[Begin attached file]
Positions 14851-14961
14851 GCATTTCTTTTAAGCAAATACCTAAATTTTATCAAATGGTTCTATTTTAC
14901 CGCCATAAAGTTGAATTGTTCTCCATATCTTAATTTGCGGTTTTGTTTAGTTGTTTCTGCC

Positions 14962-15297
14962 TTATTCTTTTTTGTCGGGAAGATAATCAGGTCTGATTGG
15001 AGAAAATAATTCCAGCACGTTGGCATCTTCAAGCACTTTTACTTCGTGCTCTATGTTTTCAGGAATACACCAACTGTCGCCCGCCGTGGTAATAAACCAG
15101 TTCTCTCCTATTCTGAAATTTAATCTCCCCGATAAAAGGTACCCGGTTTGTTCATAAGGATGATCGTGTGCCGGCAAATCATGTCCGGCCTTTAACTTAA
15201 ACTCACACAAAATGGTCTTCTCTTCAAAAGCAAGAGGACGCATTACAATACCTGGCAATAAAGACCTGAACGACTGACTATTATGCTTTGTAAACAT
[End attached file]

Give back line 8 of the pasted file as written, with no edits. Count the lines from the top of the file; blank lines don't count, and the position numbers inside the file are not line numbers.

15201 ACTCACACAAAATGGTCTTCTCTTCAAAAGCAAGAGGACGCATTACAATACCTGGCAATAAAGACCTGAACGACTGACTATTATGCTTTGTAAACAT